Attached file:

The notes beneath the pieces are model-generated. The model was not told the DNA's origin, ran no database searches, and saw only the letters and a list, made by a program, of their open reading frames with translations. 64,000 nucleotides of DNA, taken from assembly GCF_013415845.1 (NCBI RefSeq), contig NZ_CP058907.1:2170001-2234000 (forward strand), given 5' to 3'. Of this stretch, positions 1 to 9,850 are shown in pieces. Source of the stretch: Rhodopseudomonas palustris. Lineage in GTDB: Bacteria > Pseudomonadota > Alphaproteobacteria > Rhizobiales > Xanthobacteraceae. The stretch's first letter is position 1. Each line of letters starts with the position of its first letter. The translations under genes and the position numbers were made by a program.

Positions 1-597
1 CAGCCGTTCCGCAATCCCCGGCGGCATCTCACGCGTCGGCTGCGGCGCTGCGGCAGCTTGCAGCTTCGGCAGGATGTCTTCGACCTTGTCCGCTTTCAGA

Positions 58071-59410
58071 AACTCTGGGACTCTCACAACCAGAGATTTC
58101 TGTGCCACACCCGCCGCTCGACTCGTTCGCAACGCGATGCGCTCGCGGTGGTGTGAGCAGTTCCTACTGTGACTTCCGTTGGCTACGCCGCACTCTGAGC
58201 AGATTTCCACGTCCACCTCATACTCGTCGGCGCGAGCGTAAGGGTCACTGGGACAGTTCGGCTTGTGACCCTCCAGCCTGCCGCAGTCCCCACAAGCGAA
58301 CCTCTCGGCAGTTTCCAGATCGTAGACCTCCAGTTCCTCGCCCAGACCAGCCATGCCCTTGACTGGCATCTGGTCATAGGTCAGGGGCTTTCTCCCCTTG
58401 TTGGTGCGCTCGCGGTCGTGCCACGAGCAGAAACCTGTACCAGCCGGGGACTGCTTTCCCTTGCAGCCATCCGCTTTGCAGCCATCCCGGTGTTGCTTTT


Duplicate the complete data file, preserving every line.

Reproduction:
The notes beneath the pieces are model-generated. The model was not told the DNA's origin, ran no database searches, and saw only the letters and a list, made by a program, of their open reading frames with translations. 64,000 nucleotides of DNA, taken from assembly GCF_013415845.1 (NCBI RefSeq), contig NZ_CP058907.1:2170001-2234000 (forward strand), given 5' to 3'. Of this stretch, positions 1 to 9,850 are shown in pieces. Source of the stretch: Rhodopseudomonas palustris. Lineage in GTDB: Bacteria > Pseudomonadota > Alphaproteobacteria > Rhizobiales > Xanthobacteraceae. The stretch's first letter is position 1. Each line of letters starts with the position of its first letter. The translations under genes and the position numbers were made by a program.

Positions 1-597
1 CAGCCGTTCCGCAATCCCCGGCGGCATCTCACGCGTCGGCTGCGGCGCTGCGGCAGCTTGCAGCTTCGGCAGGATGTCTTCGACCTTGTCCGCTTTCAGA

Positions 58071-59410
58071 AACTCTGGGACTCTCACAACCAGAGATTTC
58101 TGTGCCACACCCGCCGCTCGACTCGTTCGCAACGCGATGCGCTCGCGGTGGTGTGAGCAGTTCCTACTGTGACTTCCGTTGGCTACGCCGCACTCTGAGC
58201 AGATTTCCACGTCCACCTCATACTCGTCGGCGCGAGCGTAAGGGTCACTGGGACAGTTCGGCTTGTGACCCTCCAGCCTGCCGCAGTCCCCACAAGCGAA
58301 CCTCTCGGCAGTTTCCAGATCGTAGACCTCCAGTTCCTCGCCCAGACCAGCCATGCCCTTGACTGGCATCTGGTCATAGGTCAGGGGCTTTCTCCCCTTG
58401 TTGGTGCGCTCGCGGTCGTGCCACGAGCAGAAACCTGTACCAGCCGGGGACTGCTTTCCCTTGCAGCCATCCGCTTTGCAGCCATCCCGGTGTTGCTTTT